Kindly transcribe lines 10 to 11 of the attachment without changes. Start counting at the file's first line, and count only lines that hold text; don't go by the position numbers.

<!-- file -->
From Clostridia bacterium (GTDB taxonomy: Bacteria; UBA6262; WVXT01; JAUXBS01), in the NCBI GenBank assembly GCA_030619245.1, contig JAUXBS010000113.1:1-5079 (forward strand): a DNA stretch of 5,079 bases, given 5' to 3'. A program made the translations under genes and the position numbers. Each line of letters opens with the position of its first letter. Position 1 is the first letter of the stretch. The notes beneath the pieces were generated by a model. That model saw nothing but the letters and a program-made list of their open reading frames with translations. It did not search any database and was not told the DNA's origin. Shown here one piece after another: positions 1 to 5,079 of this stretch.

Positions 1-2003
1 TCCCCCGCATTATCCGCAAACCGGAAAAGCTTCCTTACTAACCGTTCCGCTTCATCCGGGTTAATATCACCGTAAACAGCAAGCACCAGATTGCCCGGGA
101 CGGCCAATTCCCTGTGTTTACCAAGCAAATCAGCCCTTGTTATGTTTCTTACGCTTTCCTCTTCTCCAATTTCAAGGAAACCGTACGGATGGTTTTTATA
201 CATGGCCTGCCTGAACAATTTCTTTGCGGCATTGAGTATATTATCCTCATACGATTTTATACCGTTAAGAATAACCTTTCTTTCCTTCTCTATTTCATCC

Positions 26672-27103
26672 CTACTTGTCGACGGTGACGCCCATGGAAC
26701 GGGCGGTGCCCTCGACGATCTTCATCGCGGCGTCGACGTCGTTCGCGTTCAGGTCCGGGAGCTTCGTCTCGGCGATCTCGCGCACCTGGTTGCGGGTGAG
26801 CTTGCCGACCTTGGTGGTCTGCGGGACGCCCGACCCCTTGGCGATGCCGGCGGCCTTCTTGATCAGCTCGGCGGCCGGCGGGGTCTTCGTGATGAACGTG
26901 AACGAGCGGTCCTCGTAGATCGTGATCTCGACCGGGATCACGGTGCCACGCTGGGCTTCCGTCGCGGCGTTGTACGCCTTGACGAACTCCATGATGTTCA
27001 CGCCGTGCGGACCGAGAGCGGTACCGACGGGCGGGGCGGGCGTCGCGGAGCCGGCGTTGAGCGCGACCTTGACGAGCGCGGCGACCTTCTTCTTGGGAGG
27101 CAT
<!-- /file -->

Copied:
26901 AACGAGCGGTCCTCGTAGATCGTGATCTCGACCGGGATCACGGTGCCACGCTGGGCTTCCGTCGCGGCGTTGTACGCCTTGACGAACTCCATGATGTTCA
27001 CGCCGTGCGGACCGAGAGCGGTACCGACGGGCGGGGCGGGCGTCGCGGAGCCGGCGTTGAGCGCGACCTTGACGAGCGCGGCGACCTTCTTCTTGGGAGG